Democratic U.S. Rep. Mike Michaud is maintaining his lead in the gubernatorial money race and his campaign has spent close to half of its total $1.62 million since it was launched nearly a year ago.

Republican Gov. Paul LePage has topped the $1 million mark in contributions and has nearly as much cash on hand as his Democratic challenger.

Meanwhile, independent candidate Eliot Cutler has matched his two rivals in earnings but has spent nearly 97 percent of it, leaving his campaign far behind with available cash.

Those are the leading takeaways from the latest campaign finance filings, which all three major candidates posted Friday evening. The reporting period covered the 35-day period ending Tuesday. The shorter fundraising window means a smaller peek into the campaign activity, but the reports provide some benchmarks in a contest that is expected to be decided by the slimmest of margins.

Michaud’s $152,104 haul over the short period was second to LePage, who took in more than $180,000. The governor also benefited from a high-profile fundraiser with New Jersey Gov. Chris Christie and the end of the legislative session, which lifted the prohibition on gifts from companies and groups that lobby the Legislature.

LePage also is spending a lot less than either of his challengers. The governor has spent just over $261,000 throughout his entire campaign, leaving him with more than $758,000 in available cash.

Michaud has spent more than $756,000, a rate that may reflect his campaign’s robust and costly fundraising effort.

Cutler pulled in $33,395 over the last reporting period, bringing his total fundraising effort to nearly $1.3 million since his campaign committee was established in January 2013.

Cutler has loaned his campaign $400,000 in cash contributions to date, but none during the last reporting period. The campaign continues to burn through cash, mostly on consultants.

The campaign reported a cash balance of about $40,000 in its most recent report. It has spent more than $1.25 million over the entire campaign.

The Cutler campaign has repeatedly said that the candidate will self-finance much of his race. In addition to lacking the party apparatus and support from third-party groups, Cutler can’t collect the same maximum contribution of $3,000 from individual donors as his party-affiliated rivals can.

Maine election law allows party candidates to draw $1,500 contributions for the June primary and the general election even if the candidates don’t face a primary challenger. Neither LePage nor Michaud has a primary challenger, which allows them to draw $3,000 for two elections, while Cutler’s campaign maxes out at $1,500 per donor.

Lee Schultheis, a Freeport resident running as an independent, reported $10,000 during the last reporting period, all of it his own money. Schultheis, whose campaign slogan is “I’m running for governor … but not really,” spent nearly $6,000 during the period, nearly all of it paying signature gatherers to get him on the ballot for the general election. He has raised $20,000 since launching his campaign.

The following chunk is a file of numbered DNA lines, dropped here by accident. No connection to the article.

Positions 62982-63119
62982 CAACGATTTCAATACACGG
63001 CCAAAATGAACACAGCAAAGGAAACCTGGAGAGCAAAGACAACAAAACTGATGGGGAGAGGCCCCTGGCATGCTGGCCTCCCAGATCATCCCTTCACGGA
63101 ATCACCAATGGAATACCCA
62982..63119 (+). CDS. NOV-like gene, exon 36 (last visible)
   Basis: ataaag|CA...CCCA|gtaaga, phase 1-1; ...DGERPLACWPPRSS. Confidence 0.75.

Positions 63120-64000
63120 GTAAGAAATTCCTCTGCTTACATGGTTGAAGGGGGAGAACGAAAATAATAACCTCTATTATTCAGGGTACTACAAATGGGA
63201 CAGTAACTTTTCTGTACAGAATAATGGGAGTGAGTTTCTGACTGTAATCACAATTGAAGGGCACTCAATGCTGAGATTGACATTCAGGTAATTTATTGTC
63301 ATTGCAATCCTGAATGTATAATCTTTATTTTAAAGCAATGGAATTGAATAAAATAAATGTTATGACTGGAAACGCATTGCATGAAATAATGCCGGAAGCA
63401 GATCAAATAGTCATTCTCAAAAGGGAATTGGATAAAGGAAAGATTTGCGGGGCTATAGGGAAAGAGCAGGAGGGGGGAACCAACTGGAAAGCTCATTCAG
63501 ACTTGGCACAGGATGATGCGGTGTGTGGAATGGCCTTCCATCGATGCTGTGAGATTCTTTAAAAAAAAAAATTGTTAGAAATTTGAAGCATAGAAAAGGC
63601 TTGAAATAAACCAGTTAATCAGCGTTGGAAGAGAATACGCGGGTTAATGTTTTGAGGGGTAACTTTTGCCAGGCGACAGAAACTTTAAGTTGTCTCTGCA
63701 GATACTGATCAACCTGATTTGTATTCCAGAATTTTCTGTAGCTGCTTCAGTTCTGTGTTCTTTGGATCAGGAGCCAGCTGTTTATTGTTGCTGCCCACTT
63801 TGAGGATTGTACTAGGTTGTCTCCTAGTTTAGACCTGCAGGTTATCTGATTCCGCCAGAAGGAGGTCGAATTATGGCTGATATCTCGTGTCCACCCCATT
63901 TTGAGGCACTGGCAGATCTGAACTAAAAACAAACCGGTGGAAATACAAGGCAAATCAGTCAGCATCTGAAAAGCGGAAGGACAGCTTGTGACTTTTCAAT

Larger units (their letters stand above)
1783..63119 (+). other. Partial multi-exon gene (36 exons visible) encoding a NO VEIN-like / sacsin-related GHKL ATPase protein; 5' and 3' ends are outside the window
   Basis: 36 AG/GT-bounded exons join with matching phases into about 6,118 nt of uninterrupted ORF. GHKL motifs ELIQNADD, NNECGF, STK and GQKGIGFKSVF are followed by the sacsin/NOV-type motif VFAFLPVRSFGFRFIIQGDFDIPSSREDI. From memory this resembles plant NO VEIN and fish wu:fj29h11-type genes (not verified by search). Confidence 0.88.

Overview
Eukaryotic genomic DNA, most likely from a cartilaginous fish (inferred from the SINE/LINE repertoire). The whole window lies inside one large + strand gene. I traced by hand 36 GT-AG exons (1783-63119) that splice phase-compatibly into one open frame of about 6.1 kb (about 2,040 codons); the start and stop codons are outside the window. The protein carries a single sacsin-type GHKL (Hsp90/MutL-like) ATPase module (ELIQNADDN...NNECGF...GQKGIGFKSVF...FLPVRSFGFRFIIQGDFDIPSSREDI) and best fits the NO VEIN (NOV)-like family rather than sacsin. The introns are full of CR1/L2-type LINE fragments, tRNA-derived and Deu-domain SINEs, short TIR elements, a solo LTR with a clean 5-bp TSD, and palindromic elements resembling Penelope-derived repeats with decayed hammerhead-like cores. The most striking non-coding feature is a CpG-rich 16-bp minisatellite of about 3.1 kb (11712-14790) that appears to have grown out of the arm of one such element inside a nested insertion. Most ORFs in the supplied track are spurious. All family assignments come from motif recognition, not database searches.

Friday also marked a reporting deadline for political action committees and party committees, both of which are expected to play significant roles trying to influence the election.

The Democratic Governors Association is a national organization that has raised nearly $40 million this year in its quest to unseat Republican governors and bolster Democratic candidates and incumbents. Its counterpart, the Republican Governors Association, has raised more than $50 million this year, according to its filings with the Internal Revenue Service.

Both organizations have PACs operating in Maine.

The DGA Maine committee pulled in just $15,000 during the last 35-day reporting period and transferred nearly all of it to the Maine Democratic State Committee.

The RGA Maine PAC pulled in $250,000 during the last period, all from the national organization’s general treasury. Its major expenditures included $55,000 to Deep Root Analytics in Alexandria, Virginia, a company that specializes in political ad targeting and polling. The RGA also spent nearly $20,000 on airplane charter services for the Maine Republican Party. It’s unclear what the trips were for, but the expenditures closely coincided with visits by U.S. Sen. Rand Paul, R-Ky., the keynote speaker at the Maine Republican Party convention, and two fundraising trips by Christie, the New Jersey governor and chairman of the RGA.

Also, it’s not uncommon for national political organizations to help pay for the training of local operatives.

David Sorensen, a spokesman for the Maine Republican Party, declined to comment on the contribution because he said it involved campaign strategy.

The RGA Maine committee also spent $2,156 to employ a tracker to monitor and research Cutler and Michaud.

The Maine Democratic Party has been tracking LePage for more than a year.

The Campaign for Maine, a PAC supporting Cutler, drew $138,600 over the last reporting period. The committee spent $125,000 in May on a television ad buy that ran in every Maine market. The buy gobbled up most of the PAC’s available cash, which now stands at just over $33,000.

Steve Mistler can be contacted at 791-6345 or at:

smistler@pressherald.com

Twitter: @stevemistler